Understanding the Laffer Curve

Despite differing opinions about the size of government, revenue for the most necessary programs has to be generated one way or the other. This is usually done through the taxation of income, savings, and property. When more tax revenues are called for, one option is to increase tax rates, which almost seems intuitive. Almost.

Using said logic is akin to trying to press “pause” on the economy, making a change, and then pressing “play” without anyone noticing. In addition, it requires the assumption that these modifications will produce only intended consequences, without having indirect effects on other aspects of the economy. It is more realistic, however, to acknowledge the fact that economic conditions change each day. Not to mention that individuals are constantly deciding how many hours to work, where to purchase property, what investments to secure, etc. and they can alter these decisions an infinite amount of times. In other words, the average person adapts their behavior to different incentives. In the case of taxes, any change to the tax code or the rate of taxation will likely change consumer behavior.

The Laffer Curve is a representation of the relationship between taxation and revenue. It is drawn below:

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The basic idea is that tax receipts will be zero if the tax rate is 0 per cent (for obvious reasons), and they will be zero at a tax rate of 100 per cent, since no one would work if their entire wage is taken. As tax rates rise from 0 per cent, revenues start increasing. However, there comes a point (as rates keep rising) that people decide to not work–or to move away, close their business, or evade taxes–and tax revenues, therefore, begin declining. This is an important concept for policymakers to understand, since misinterpreting the relationship between revenue and taxation could lead to a scenario in which higher rates of taxation generate lower revenues.

Since the 1960s, for instance, the United States federal government has claimed, on average, 18 per cent of the economy, despite wild fluctuations in the rate of taxation since 1960. In fact, the top marginal tax rate in 1963 was 90 per cent, whereas the current rate is 35 per cent. Nevertheless, federal revenue has remained constant at around 18 per cent, begging the question of whether the rate of taxation influences the amount of revenue. Changes to other taxes, including corporate and capital gains taxes, have had no apparent effect either.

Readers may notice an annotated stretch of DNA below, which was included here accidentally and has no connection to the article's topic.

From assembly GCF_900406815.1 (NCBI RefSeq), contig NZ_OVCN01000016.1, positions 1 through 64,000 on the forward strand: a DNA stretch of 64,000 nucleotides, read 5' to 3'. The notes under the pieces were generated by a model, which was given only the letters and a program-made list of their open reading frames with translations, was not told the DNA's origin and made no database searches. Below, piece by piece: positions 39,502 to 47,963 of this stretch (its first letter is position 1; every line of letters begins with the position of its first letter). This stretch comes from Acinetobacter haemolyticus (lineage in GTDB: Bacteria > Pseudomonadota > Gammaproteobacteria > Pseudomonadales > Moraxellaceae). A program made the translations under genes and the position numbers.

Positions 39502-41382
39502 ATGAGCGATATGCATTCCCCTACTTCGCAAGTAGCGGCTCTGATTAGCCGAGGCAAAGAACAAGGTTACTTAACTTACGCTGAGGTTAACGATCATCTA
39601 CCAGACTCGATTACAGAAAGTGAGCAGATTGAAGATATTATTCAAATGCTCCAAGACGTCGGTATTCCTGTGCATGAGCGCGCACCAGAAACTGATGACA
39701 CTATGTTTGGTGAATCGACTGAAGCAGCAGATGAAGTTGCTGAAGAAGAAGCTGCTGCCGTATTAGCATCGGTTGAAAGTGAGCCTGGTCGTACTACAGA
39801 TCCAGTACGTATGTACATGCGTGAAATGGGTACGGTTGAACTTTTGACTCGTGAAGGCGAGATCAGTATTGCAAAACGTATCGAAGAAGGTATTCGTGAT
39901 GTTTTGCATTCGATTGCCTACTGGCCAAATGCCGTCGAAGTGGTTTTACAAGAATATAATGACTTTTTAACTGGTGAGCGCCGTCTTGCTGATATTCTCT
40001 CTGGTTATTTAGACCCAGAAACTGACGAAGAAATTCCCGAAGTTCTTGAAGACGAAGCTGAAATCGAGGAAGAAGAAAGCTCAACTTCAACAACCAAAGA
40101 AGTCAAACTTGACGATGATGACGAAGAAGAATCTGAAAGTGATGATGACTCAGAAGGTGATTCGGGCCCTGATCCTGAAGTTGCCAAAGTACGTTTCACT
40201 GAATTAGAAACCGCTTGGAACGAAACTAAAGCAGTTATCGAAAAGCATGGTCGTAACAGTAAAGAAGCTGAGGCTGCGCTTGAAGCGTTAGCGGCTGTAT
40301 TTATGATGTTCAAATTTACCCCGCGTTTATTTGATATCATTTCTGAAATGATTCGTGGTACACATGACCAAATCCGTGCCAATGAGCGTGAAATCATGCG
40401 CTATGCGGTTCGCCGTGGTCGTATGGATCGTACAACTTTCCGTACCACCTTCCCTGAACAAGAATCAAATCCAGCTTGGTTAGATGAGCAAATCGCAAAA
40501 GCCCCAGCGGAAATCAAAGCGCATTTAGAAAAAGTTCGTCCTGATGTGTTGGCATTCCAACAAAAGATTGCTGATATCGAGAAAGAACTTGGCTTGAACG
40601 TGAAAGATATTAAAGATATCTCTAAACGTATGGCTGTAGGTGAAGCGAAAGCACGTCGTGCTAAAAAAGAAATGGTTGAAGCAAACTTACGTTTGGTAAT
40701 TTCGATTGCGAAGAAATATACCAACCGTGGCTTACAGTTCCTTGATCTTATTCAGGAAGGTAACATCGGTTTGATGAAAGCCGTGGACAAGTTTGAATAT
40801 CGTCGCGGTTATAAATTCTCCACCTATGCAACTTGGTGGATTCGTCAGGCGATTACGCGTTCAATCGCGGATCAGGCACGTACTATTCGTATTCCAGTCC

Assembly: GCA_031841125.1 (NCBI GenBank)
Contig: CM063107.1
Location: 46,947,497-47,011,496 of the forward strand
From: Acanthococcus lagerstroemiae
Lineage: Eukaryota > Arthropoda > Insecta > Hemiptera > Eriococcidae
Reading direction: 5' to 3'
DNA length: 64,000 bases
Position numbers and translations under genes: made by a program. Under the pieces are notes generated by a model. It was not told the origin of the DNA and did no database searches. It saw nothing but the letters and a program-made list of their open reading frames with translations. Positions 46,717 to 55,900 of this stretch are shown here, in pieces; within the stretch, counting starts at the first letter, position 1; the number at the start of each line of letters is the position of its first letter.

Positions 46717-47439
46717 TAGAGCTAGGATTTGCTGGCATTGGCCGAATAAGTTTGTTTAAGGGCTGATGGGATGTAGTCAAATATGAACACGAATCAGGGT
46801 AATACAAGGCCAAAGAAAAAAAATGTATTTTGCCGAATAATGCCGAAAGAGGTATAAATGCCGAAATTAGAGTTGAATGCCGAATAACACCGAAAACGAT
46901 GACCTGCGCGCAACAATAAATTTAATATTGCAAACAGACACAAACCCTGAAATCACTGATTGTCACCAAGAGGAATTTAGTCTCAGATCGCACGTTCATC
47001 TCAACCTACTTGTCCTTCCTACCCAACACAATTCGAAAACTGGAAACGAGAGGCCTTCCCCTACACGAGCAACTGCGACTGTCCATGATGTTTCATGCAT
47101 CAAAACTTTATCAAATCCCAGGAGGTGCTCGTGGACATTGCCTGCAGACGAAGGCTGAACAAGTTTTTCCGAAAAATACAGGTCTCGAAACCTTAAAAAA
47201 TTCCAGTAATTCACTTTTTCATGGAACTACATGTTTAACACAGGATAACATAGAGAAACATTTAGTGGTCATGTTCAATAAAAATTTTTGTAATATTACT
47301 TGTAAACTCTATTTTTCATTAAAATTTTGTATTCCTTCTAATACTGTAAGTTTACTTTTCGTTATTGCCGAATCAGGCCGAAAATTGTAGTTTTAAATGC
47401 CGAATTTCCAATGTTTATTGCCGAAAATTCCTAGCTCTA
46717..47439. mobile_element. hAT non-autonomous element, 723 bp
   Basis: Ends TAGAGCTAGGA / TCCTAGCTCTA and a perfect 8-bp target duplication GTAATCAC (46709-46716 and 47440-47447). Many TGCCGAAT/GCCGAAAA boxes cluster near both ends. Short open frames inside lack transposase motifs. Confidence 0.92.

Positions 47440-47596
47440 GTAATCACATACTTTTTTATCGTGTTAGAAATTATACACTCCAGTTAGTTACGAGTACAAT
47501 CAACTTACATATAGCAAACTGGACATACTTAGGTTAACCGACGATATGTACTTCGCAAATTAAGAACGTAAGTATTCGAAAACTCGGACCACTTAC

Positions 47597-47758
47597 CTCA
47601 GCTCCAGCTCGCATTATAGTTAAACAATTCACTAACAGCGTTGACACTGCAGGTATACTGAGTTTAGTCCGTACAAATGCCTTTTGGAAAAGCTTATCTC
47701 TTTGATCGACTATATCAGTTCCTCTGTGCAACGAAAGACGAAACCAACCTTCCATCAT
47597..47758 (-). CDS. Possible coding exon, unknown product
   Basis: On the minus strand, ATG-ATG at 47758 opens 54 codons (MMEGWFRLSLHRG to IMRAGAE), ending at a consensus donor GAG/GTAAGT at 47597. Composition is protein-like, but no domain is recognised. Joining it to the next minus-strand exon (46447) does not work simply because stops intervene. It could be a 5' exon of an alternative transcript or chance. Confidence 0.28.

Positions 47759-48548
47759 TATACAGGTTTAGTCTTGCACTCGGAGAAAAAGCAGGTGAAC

Jean Chretien, arguably the most fiscally responsible prime minister in recent Canadian history, may have also sensed this relationship. Chretien’s administration balanced budgets impressively in the early nineties, opting to raise taxes only minimally, as some marginal income tax rates were already as high as 55 per cent. Forcing them higher could have caused more damage, for the reasons above. Thomas Mulcair, the current leader of the opposition, seems to agree and said recently that marginal tax rates above 50 per cent amount to blatant confiscation. In Atlantic Canada, some cities, such as Saint John, have had serious discussions in city council meetings about having a toll or “commuter tax” to enter the city, apparently unaware of the potential disastrous consequences that derive from the Laffer Curve.

Importantly, though, the Laffer Curve’s tipping point remains unpredictable in most cases. Some academic studies estimate that the rate leading to maximum revenues is between 40 and 70 per cent, depending on the good, service, investment, etc. to which the tax applies. In France, for instance, the top marginal income tax rate is 75 per cent and, in response, many athletes, businesspersons, and entrepreneurs have left. Anecdotes abound, including Facebook founder Eduardo Saverin’s relocation to Singapore to avoid capital gains taxes, or suggestions from Danielle Smith, the leader of Alberta’s Wild Rose Party, that high oil and gas royalties in the province discourage growth (wherein evidence suggests lower fees may have brought in larger revenue through increased growth).

Even if a tax rate is below the “tipping point,” an important point remains. Here, cutting the rate will pay for itself partially though economic growth (but not entirely). For example, Greg Mankiw, an economist at Harvard University, found while capital gains tax rate cuts are not revenue-neutral, they only result in about 50 per cent of the “anticipated” revenue reduction, due to increased growth.

There is one certainty, though: as globalization and the capacity for mobilization intensify, the tipping point is likely to become much lower and policymakers from all ends of the economic and political spectrum could benefit from yielding to these developments. This taxation tightrope can provide revenues for important government programs, while at the same time appealing to economic freedom and helping individuals make ends meet.

Mike Craig is a 2013-2014 Atlantic Institute for Market Studies’ Student Fellow. The views expressed are the opinion of the author and not necessarily the Institute

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